Mobile Ecosystem

Beyond User Acquisition: How Twitter Drives User Retention With Deeplinking

Becky Doles

deeplink in twitter

In early 2013, Twitter introduced Twitter Cards as a way for marketers to display media-rich information directly within a tweet that appears in users’ timelines on Twitter. These cards can include product information; links to apps that can be launched on both mobile devices and the desktop; pictures; and the ability to deeplink within mobile apps. With these cards, mobile app marketers can not only leverage the social network to acquire users with traditional links or with the app cards, but also drive users to specific points within apps that Twitter users already have using deep linking. For example, if a user shares a link to a picture pinned on Pinterest, users can click on the link to open up and view the pinned photo inside of the Pinterest app on their mobile device. If the user doesn’t have Pinterest, Twitter will instead open up Pinterest inside of the app store and encourage the user to download the app.

Until recently, the problem with Twitter cards was that it required mobile app developers to have a web presence with meta data to support the Twitter card. This meant that many developers were not able to take advantage of Twitter cards to drive re-engagement and app retention, as many developers didn’t have web pages that contained the meta data needed to create Twitter cards (such as the logo, app URI, and summary.) To solve this problem, rolled out support for Twitter cards in November by providing hosting support for all the metadata and markup that developers need to leverage Twitter cards.

I had a chance to sit down and talk with Noah Klausman from about why they launched this new feature and why developers should be using Twitter cards to deep link into their mobile apps. As Noah says, “Previously with Twitter cards, someone could post a deeplink and it wasn’t a clean experience. It would open a browser in the Twitter app and then the app would open. While it worked, but it wasn’t a clean flow. With our functionality, you’re in the tweet, then click the ‘open app’ button and it fires the app and goes to the right page.”

For mobile app marketers, Noah explains that using deeplinking is knowing “… all about where users are in the funnel. The idea is to capture users’ intents, pull them into the funnel and drive them right to where they can make a purchase. Gaming is one vertical where marketers have most gravitated towards this feature. They can drive people to the game using any other kind of marketing — but with deeplinking they can drive them directly to the screen where they need more lives to continue with the game, which offers a cleaner and higher converting experience.”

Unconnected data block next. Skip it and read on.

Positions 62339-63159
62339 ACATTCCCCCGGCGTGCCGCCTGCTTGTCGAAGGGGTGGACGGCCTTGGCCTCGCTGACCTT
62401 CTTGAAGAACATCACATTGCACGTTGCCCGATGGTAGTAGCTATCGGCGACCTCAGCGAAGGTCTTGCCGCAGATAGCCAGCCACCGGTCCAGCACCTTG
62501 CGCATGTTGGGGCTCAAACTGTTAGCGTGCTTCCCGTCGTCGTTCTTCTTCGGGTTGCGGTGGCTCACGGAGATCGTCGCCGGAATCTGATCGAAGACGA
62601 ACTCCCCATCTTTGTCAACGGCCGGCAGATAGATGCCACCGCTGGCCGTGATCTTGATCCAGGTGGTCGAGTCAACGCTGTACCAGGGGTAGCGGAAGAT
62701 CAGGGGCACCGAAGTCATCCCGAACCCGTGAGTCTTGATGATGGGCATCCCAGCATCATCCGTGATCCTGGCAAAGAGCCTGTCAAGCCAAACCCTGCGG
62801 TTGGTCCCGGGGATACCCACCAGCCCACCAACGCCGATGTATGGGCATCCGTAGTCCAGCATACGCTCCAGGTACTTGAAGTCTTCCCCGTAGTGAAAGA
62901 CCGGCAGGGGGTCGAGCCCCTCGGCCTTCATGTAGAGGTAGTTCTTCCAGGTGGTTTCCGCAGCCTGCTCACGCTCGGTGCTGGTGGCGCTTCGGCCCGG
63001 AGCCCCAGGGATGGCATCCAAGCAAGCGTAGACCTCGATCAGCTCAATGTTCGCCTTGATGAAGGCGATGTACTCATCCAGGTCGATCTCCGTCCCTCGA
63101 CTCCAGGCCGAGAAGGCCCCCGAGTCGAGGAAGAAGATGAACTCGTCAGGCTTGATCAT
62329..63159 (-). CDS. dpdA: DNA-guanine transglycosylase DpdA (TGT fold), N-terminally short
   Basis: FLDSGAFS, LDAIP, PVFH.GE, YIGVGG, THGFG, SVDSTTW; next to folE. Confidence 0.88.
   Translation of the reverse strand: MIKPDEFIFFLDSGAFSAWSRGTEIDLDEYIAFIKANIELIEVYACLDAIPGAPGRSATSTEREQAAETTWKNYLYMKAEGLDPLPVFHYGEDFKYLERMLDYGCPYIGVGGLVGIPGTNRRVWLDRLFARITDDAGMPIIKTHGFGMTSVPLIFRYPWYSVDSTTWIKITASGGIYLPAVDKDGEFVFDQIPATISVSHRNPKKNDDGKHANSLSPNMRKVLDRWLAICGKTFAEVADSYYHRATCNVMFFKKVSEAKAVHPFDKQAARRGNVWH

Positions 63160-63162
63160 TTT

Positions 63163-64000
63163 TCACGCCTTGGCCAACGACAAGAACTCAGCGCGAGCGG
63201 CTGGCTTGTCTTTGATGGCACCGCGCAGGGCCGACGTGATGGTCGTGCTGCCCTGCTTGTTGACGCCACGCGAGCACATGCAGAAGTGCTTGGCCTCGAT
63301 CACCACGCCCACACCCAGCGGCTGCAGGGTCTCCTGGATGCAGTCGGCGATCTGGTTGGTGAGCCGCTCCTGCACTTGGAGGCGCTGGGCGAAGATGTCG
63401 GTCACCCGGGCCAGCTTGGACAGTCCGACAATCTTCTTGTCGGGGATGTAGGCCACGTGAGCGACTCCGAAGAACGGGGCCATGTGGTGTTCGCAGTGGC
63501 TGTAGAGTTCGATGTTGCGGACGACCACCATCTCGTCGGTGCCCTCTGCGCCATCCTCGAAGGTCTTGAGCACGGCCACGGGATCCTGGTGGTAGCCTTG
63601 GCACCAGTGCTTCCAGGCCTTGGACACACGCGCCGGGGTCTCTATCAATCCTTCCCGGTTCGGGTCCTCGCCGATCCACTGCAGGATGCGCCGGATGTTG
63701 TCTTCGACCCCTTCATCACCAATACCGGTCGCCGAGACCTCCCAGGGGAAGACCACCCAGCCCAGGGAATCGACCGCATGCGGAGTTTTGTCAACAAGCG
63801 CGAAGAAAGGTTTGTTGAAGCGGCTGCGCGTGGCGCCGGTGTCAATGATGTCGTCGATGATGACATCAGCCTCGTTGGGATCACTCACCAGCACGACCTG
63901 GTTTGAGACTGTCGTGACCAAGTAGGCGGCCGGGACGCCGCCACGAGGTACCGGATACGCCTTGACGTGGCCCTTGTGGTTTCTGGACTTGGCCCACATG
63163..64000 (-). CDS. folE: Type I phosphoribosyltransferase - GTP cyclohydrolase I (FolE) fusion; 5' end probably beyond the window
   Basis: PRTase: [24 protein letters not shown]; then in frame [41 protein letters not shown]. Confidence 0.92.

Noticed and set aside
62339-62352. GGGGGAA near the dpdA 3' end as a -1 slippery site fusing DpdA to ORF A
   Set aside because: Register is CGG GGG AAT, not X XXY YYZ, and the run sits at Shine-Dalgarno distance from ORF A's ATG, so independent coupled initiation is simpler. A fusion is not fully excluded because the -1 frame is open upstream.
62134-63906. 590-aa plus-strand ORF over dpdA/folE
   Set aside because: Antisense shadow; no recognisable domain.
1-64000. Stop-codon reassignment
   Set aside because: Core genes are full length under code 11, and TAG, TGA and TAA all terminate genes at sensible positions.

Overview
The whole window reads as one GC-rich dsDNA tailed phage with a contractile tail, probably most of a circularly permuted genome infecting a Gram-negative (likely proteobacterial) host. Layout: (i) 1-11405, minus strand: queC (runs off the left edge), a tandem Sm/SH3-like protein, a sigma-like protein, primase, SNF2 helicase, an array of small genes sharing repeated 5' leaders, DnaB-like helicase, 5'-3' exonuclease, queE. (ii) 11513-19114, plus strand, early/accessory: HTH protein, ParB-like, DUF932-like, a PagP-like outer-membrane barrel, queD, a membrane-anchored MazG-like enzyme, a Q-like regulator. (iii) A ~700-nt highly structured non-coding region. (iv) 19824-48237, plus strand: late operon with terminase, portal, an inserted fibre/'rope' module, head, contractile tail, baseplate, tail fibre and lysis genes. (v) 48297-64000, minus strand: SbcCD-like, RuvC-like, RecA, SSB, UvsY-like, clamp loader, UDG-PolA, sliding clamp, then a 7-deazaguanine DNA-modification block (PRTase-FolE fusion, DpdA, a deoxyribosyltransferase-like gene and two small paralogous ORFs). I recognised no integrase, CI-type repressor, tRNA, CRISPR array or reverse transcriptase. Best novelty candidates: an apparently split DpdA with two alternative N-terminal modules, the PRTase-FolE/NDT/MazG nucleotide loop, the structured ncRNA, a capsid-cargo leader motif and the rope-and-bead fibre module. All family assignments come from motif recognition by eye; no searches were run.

This is essentially why mobile app marketers should consider using deeplinking on Twitter; not just for its ability to drive user acquisition (although it can do this very well) but for user retention and re-engagement.

As Noah says, “Previously we’ve been in this weird nebulous space where everything has revolved around user acquisition. The way I say this internally to our team is that measuring only installs is equivalent to Coca Cola measuring how many people saw their soda machines. It’s much more relevant when it’s combined with engagement and retention. Mobile app marketers should continuously want to figure out what users are interested in and drive them back to that point in the app. We’re moving toward a retention focused industry. Understanding what users are doing in your app and providing a path to an event so that the end user doesn’t have to connect the dots will lead to a higher lifetime value of each user.”

By taking advantage of deeplinking on Twitter, mobile app developers can drive not just user acquisition, but more importantly user retention and re-engagement.

Becky Doles

Becky is the Senior Content Marketing Manager at TUNE. Before TUNE, she led a variety of marketing and communications projects at San Francisco startups. Becky received her bachelor's degree in English from Wake Forest University. After living nearly a decade in San Francisco and Seattle, she has returned to her home of Charleston, SC, where you can find her enjoying the sun and salt water with her family.

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